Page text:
Hypertension, health inequities, and implications for COVID-19 – Harvard Health Blog

The COVID-19 pandemic has led many people to forgo the monitoring and treatment of chronic conditions such as hypertension (high blood pressure). It is now quite evident that people with hypertension are also more likely to develop serious complications from the coronavirus. In the United States, African Americans and other racial and ethnic minorities, including Hispanics and Native Americans, are more likely to have hypertension and have therefore been disproportionately affected by the COVID-19 pandemic.

What is the connection between high blood pressure and heart disease?

Hypertension is the most common modifiable risk factor for major cardiovascular events, including death, heart attack, and stroke, and it plays a major role in the development of heart failure, kidney disease and dementia. Over the past decades, significant efforts have been made to increase awareness and treatment of hypertension.

High blood pressure increases stress on the heart and arteries as well as other organs, including the brain and kidneys. Over time, this stress causes changes that negatively impact the body’s ability to function. To reduce these negative effects on the heart, drugs are usually prescribed when blood pressure exceeds 140/90 for people without significant cardiovascular risk, or above 130/80 in people with known coronary artery disease or other coexisting diseases such as diabetes.

Some groups are disproportionately affected by hypertension and severe COVID-19

According to a recent study published in JAMA, the proportion of study participants with controlled blood pressure (defined as <140/90 mm Hg) first increased and then remained stable at 54% from 1999 to 2014. However, the proportion of patients with blood pressure was controlled decreased significantly thereafter, to 44% by 2018. Additionally, some subgroups appeared to have disproportionately higher rates of uncontrolled hypertension: African Americans, uninsured patients and patients with Medicaid, as well as younger patients (aged 18 to 44) and older patients (75 years and older). An accompanying editorial noted that the prevalence of uncontrolled blood pressure was disproportionately higher in non-Hispanic black adults from 1999 to 2018.

With a higher prevalence of hypertension, African American, Native American and Hispanic communities had higher rates of hospitalization and death during the pandemic, according to the CDC. While vulnerability to serious complications from COVID is highest in elderly patients, regardless of race or ethnicity and socio-economic circumstances, according to the National Bureau of Economic Research, ‚Äúvulnerability based on conditions pre-existing populations face long-standing disparities in health and mortality by race. -ethnicity and socio-economic status. “

How does hypertension lead to serious complications from COVID-19?

The link between hypertension and severe coronavirus disease remains complex. Some experts believe that uncontrolled blood pressure leads to chronic inflammation throughout the body, which damages blood vessels and leads to disruption of the immune system. This leads to difficulty fighting the virus or a dangerous overreaction of the immune system to COVID-19. Certain classes of antihypertensive drugs (ACE inhibitors and angiotensin receptor antagonists, or ARBs) were initially thought to worsen the infection, but this has since been refuted. Several research groups have shown that with close monitoring, these drugs can be used safely during COVID infection.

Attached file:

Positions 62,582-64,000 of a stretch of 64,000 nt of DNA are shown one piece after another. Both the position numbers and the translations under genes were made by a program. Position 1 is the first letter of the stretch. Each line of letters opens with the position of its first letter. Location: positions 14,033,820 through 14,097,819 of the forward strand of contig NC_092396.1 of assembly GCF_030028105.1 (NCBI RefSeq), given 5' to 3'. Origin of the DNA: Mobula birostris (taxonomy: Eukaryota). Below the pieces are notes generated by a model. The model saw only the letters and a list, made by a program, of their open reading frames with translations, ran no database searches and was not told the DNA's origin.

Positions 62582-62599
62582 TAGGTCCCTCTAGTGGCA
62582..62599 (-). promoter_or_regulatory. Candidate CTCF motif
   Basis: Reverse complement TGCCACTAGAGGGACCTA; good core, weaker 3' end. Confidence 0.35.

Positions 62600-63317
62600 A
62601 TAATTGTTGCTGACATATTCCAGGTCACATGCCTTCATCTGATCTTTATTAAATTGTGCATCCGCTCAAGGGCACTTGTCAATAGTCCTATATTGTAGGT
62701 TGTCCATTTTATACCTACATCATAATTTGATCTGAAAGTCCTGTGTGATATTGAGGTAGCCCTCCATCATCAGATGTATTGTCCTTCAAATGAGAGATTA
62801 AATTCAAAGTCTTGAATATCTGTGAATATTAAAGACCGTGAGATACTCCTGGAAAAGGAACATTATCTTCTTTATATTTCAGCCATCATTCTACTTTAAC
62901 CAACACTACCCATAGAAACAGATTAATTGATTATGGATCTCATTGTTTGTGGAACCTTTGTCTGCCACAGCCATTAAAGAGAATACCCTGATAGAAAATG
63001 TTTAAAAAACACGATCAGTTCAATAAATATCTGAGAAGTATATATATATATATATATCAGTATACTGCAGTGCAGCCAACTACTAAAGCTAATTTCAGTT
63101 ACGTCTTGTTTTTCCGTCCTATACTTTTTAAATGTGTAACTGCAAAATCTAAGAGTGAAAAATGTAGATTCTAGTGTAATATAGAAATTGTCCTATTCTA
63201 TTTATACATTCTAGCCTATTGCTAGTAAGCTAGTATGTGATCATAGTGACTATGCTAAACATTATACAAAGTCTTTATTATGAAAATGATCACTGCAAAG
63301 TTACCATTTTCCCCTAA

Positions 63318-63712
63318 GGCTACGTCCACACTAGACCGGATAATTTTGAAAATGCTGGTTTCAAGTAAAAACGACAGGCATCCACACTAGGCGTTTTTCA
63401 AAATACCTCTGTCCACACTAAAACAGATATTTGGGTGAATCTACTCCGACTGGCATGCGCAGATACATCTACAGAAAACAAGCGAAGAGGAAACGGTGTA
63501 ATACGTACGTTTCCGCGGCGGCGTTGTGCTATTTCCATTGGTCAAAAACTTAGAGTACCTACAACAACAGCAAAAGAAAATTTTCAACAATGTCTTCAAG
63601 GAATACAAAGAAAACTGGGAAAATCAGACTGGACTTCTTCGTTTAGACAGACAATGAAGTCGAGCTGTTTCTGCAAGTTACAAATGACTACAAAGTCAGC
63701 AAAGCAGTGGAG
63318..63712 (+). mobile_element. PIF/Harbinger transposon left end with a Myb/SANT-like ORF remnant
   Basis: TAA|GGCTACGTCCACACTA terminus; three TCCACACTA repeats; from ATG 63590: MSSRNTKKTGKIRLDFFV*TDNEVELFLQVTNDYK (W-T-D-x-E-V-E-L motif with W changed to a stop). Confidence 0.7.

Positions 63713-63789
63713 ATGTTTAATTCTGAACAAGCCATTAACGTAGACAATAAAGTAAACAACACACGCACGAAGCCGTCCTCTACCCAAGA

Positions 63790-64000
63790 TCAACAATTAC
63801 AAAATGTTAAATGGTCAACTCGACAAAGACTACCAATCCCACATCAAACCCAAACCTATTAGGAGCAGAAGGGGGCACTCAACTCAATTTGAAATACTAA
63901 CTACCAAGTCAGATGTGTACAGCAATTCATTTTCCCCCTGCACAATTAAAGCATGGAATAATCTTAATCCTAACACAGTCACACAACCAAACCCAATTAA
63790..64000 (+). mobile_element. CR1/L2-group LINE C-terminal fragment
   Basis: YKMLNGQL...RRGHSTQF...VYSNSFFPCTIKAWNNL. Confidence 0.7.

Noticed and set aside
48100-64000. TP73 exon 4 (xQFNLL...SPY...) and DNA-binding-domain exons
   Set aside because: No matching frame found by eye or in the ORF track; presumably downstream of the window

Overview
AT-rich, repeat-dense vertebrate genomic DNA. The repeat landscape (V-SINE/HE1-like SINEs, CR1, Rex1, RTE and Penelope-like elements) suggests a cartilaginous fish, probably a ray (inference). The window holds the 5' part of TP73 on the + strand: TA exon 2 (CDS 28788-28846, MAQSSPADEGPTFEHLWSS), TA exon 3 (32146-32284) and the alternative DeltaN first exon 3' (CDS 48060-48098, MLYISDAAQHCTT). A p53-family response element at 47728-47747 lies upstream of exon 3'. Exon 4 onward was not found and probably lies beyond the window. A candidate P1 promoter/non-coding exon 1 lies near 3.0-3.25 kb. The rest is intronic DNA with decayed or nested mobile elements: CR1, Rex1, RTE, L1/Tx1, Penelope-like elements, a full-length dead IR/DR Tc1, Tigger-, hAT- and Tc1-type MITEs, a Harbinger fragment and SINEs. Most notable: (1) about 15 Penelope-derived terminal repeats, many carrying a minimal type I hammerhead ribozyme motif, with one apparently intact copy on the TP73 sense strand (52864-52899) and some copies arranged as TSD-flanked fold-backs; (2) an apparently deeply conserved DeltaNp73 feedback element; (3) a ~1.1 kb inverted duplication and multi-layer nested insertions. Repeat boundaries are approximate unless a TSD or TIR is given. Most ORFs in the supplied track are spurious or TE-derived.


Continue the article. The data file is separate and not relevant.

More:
What do people with high blood pressure need to know to reduce their risk?

Good blood pressure control has long-term health benefits and may help prevent severe symptoms of COVID-19. Therefore, we strongly encourage you to take your medications as directed and follow healthy living practices such as regular exercise, achieving and maintaining a healthy weight, a low sodium diet and healthy for the heart such as the Mediterranean diet, as well as stress reduction and the practice of mindfulness.

Plus, it’s more important than ever to follow up with your doctor to control your blood pressure. While the thought of going to a hospital or a doctor’s office in the midst of a pandemic can put people on edge, many hospitals and clinics are quite safe due to proper safety measures such as that universal mask wearing and social distancing. Many have also expanded telemedicine or virtual visits for patients.

What can we do to address inequalities in the delivery of health care?

COVID-19 has forced us to address inequalities in healthcare delivery that contribute to worse clinical outcomes in vulnerable patient groups.

With the growing number of people with uncontrolled blood pressure and the pandemic disrupting the management of chronic health conditions, this may provide us with a great opportunity to deliberately change the current trends in hypertension and narrow the gap by health inequity. Potential areas of interest include:

  • promote research on how the COVID-19 pandemic has affected the management of chronic diseases like high blood pressure
  • identify barriers to care, especially in vulnerable subgroups
  • increase awareness of the importance of chronic disease management, especially in communities where there are inequalities in health care
  • innovate to make virtual health technology more widely accessible
  • provide additional resources for chronic disease management to vulnerable subgroups
  • implement long-term political solutions to tackle health inequalities.

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Jothi Venkat

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